NEW YORK -- Hanes Hosiery has taken on a touch of whimsy since joining forces with designer Eric Smith and his line of men's and women's casual socks and tights, called E.G. Smith.
In what the parties call a "partnership" venture that was announced early this year, Hanes is handling the production, marketing and distribution for Smith. This month, the first line under this arrangement was introduced.
The launch includes a new showroom for Smith, sited within the Hanes facilities at 1675 Broadway, at West 51st Street, and new packaging. The ceiling of the showroom is decorated with blue and white fabric swags to evoke sky and clouds, and fixtures -- as well as the new packaging -- feature the new logo, which says, "E. Magination."
The line, ranging in per-dozen price from $29.40 for opaque trouser socks to $91.80 for colorblock tights, includes a wider range of fabrications and, with 45 styles, is about four times larger than it was, according to Smith.
"The casual trend is not going away, and Hanes wants to be part of it," said Debbie Hobbs, vice president of Hanes. "We want to develop a larger casual business. If Eric Smith were a sheer designer, working with him would not have been as attractive."
Hobbs would not divulge volume projections. Smith has stated in the past that his annual volume ran around $5 million, including overseas business.
Highlights of the line include colorblock tights done in a heavy, sweater weight; tights giving the illusion of sheer and opaque stripes, and a mini-check pattern in tights and knee socks. The heavy boot socks and vibrant color palette that have been Smith's trademark are still staples in the collection.
"Working with Hanes has allowed me access to production facilities that allow the line to be both price competitive and different," said Smith. "Before, I couldn't make products such as basic opaques because the volumes weren't great enough for the large manufacturers. Now, I can address a basic fashion business and still retain the individuality that the brand is known for."
Distribution for the line will remain with better department and specialty stores, said Hobbs.
“Azzedine has been one of the biggest influences in my life. He has always been such a strong, loving, fatherly figure to me. I call him Papa. His designs are indescribably unique, they are pieces of art. He knew how to make the female form look its loveliest. I have so many memories of him; my favorite might be during my first show with him in Paris. He liked me and he wanted to help me get more work. He called all his friends at Kenzo and Comme des Garcons, and asked them to book me. They said, ‘But she can’t walk!’ And he said, ‘but she has such a great ass!' His friendship and support has been the great privilege of my career. I can't imagine life without him. Repose en paix mon Papa.” - @stephanieseymour tells @wwd. #wwdfashion (📷: @steveeichner) #alaia #azzedinealaia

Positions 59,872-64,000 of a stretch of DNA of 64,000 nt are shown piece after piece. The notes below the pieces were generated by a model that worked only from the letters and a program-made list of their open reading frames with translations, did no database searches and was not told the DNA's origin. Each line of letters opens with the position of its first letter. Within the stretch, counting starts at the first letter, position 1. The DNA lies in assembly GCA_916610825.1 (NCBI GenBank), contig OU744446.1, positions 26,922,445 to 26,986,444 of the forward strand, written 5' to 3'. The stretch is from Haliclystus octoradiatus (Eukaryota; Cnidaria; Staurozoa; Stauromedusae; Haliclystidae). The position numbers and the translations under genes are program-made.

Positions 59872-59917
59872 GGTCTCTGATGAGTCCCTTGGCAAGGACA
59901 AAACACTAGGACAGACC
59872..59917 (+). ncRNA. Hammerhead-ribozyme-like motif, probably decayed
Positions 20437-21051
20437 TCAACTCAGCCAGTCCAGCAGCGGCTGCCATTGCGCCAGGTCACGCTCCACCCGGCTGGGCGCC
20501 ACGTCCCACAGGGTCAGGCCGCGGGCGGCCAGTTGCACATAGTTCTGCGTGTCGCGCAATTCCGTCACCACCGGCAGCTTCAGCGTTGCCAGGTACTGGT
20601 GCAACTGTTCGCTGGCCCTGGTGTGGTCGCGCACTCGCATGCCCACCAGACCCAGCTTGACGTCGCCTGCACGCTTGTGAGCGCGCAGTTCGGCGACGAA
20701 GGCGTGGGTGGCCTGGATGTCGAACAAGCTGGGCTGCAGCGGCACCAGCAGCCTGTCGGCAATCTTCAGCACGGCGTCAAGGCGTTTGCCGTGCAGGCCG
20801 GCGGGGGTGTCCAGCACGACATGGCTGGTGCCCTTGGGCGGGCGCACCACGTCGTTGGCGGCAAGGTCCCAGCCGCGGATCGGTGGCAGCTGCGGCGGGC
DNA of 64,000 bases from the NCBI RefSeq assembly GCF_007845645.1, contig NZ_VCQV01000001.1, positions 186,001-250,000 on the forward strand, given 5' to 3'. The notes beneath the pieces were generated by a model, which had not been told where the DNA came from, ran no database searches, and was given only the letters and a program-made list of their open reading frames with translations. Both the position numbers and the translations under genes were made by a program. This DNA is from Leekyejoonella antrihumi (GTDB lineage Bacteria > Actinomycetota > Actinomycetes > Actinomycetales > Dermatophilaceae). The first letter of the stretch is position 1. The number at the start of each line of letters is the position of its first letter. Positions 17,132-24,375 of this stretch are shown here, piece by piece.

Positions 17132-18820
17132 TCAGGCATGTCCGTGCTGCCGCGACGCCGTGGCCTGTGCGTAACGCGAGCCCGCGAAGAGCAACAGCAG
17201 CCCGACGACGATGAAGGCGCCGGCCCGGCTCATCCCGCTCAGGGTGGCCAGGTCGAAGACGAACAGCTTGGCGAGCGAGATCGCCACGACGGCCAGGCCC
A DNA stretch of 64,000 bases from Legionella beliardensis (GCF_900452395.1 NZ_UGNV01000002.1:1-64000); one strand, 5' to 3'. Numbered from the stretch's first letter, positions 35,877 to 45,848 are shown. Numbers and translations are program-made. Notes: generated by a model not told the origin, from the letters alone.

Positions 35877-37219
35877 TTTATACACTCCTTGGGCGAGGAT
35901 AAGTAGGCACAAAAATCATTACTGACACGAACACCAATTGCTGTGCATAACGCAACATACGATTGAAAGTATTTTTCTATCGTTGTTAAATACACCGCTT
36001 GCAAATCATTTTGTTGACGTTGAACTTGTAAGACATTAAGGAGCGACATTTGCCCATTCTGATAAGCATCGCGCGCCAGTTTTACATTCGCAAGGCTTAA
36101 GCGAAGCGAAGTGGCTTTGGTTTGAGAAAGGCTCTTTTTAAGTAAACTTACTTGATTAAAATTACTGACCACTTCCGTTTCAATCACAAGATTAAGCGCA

Azzedine Alaïa, flanked by two of his closest friends, models Stephanie Seymour and Naomi Campbell.
He designed Seymour’s dress for her 1995 wedding to Peter Brant, and treated Campbell (who famously called him Papa), like a daughter. For more on the legendary designer, tap the link in bio. #wwdfashion #alaia #azzedinealaia
Azzedine Alaïa's “I-did-it-my-way” ethos stood out starkly at a time when brands are experimenting with consumer-facing fashion shows, coed formats and trans-seasonal collections – anything to perk up lackluster sales of ready-to-wear in an age of Insta-everything. “It’s not creation anymore. This becomes a purely industrial approach,” the late designer told WWD in an interview last year. “But anyway, the rhythm of collections is so stupid. It’s unsustainable. There are too many collections.” Read more about the iconic designer’s life and work on wwd.com, link in bio. #wwdfashion #azzedinealaia (📷: @WWD Archive, 1986) #alaia
Sneaker reselling app @goat’s latest exhibit, "The Greatest: New York," tells the story of New York's sneaker culture. To celebrate the exhibit, an intimate crowd gathered on Thursday night at the pop-up gallery space, located at Platform in Culver City, to hear guest speaker and illustrator @esymai talk about her own rise in streetwear and women in the business. "For me I'm just someone who is creative. I like to create things," said Chang. #wwdfashion
Azzedine Alaïa, one of the most iconic couturiers of the modern era whose body-con designs defined Eighties fashion, has died in Paris. The diminutive Tunisian-born designer, known for his structured knitted dresses with fitted waists and impeccably cut, figure-hugging second skin silhouettes was deeply admired by his peers, and counted supermodel Naomi Campbell - his adoptive daughter - among his inner circle, one of a gang of glamazons including Farida Khelfa, Carla Bruni and Stephanie Seymour who became ambassadors of his style. (📷: Alexandre Guirkinger) #wwdblast